Love the shredded brussel sprouts photo! Now I’m craving everything in this dinner.

  • Marc

    Thanks Amy, I’m usually the same way (talk about doing something different but decide it’s only once a year and make the same thing). I’ve had this idea of doing a Kaiseki Thanksgiving for a while, but that would be such a big departure for normal Thanksgiving, I’m just not sure it would satisfy the craving.

    Manggy, I always brine turkeys (chickens usually don’t need it), but I don’t think even a soak in brine would save the turkey if you stuffed it and wanted to get the stuffing up to the FDA recommended 175 degrees in the middle (by that time the turkey would probably be over 200.

    Thanks Ursula, give it a go and let us know what you think.

    Noobcook, no oven?:( Hopefully you get a new one soon!

    Thanks Peter G

    Rasa Malaysia, thanks:-) I’ve never been to the Fatty Crab, but based on the reviews I’ve read it doesn’t make me want to go. Do you have any recommendations? I’d love to find a place to get good Laksa, Hainese Chicken Rice and Nasi Lemak here. We’ll have to figure out a way to trade cooking lessons, where are you located?

    Thanks Lore!

    Maryann, great to “meet” you to:-) That’s funny that you mention that, I actually contemplated “cooking by the seat of my pants” but I figured the international crowd might not get the humor… Thanks:-)

    Darius, I think it would be good on other meats and would probably BBQ well too I’m going to try making some lamb kebabs with it this week.

    Thanks Diana!

  • Marc

    Thanks Amy, I’m usually the same way (talk about doing something different but decide it’s only once a year and make the same thing). I’ve had this idea of doing a Kaiseki Thanksgiving for a while, but that would be such a big departure for normal Thanksgiving, I’m just not sure it would satisfy the craving.

    Manggy, I always brine turkeys (chickens usually don’t need it), but I don’t think even a soak in brine would save the turkey if you stuffed it and wanted to get the stuffing up to the FDA recommended 175 degrees in the middle (by that time the turkey would probably be over 200.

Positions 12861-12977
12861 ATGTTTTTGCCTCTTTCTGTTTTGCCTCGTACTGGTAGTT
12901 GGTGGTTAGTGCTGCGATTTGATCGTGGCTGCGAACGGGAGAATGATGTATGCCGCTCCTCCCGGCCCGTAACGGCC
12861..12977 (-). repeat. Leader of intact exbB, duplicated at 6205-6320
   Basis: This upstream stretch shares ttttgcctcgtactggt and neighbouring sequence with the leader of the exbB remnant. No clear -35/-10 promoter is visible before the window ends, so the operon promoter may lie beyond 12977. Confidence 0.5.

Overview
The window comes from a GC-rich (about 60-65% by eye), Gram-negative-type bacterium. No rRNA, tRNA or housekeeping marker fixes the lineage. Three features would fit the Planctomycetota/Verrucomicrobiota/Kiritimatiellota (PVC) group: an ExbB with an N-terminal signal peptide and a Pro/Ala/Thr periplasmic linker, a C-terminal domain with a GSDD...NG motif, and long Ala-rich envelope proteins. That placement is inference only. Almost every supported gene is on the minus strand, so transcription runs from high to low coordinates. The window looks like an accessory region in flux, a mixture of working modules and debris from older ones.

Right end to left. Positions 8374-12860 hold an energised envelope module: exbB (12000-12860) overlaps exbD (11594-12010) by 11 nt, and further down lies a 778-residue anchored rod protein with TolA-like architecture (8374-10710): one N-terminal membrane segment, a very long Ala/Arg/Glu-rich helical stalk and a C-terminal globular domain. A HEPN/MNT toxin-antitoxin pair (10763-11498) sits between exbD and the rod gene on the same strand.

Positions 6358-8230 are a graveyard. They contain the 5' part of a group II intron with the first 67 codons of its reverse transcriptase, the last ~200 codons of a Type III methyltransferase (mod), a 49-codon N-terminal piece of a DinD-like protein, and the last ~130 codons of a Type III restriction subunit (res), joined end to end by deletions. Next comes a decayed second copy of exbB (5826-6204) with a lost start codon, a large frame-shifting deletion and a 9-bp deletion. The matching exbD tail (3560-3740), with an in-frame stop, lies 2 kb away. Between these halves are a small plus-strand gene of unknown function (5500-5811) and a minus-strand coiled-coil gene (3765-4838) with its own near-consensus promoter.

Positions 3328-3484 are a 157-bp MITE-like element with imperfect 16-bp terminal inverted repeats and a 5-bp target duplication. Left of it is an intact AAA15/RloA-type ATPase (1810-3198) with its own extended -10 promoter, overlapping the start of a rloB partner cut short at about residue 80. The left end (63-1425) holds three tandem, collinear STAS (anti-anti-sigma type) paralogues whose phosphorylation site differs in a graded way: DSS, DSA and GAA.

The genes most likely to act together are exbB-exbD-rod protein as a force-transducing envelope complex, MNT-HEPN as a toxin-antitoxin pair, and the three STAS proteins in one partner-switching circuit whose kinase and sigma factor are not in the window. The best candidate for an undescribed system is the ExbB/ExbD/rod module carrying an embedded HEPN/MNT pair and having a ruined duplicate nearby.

Thanks Ursula, give it a go and let us know what you think.

    Noobcook, no oven?:( Hopefully you get a new one soon!

    Thanks Peter G

    Rasa Malaysia, thanks:-) I’ve never been to the Fatty Crab, but based on the reviews I’ve read it doesn’t make me want to go. Do you have any recommendations? I’d love to find a place to get good Laksa, Hainese Chicken Rice and Nasi Lemak here. We’ll have to figure out a way to trade cooking lessons, where are you located?

    Thanks Lore!

    Maryann, great to “meet” you to:-) That’s funny that you mention that, I actually contemplated “cooking by the seat of my pants” but I figured the international crowd might not get the humor… Thanks:-)

    Darius, I think it would be good on other meats and would probably BBQ well too I’m going to try making some lamb kebabs with it this week.

    Thanks Diana!

  • http://www.noblepig.com/ noble pig

    This is a very unique and fun meal, I love it.

  • http://www.noblepig.com/ noble pig

    This is a very unique and fun meal, I love it.

  • http://www.cookeatfret.com/ claudia (cook eat FRET)

    i am in absolute awe of this meal.
    seriously. i wanta make this – all of it.

    very very impressive…

  • http://www.cookeatfret.com claudia (cook eat FRET)

    i am in absolute awe of this meal.
    seriously. i wanta make this – all of it.

    very very impressive…

  • http://rasamalaysia.com/ Bee

    Hey Marc,

    I am in Irvine, CA. Can’t trade cooking lessons. LOL.

    Anyway, for NYC, I think Penang (Chinatown) or Nonya are OK. But I was at both of them like 8 years ago, so I am not sure if they are still good. But seriously, all the Malaysian restaurants in the US DO NOT do justice to Malaysian food, really. I cook much better than any of them. You have to go to Malaysia one day on a culinary tour.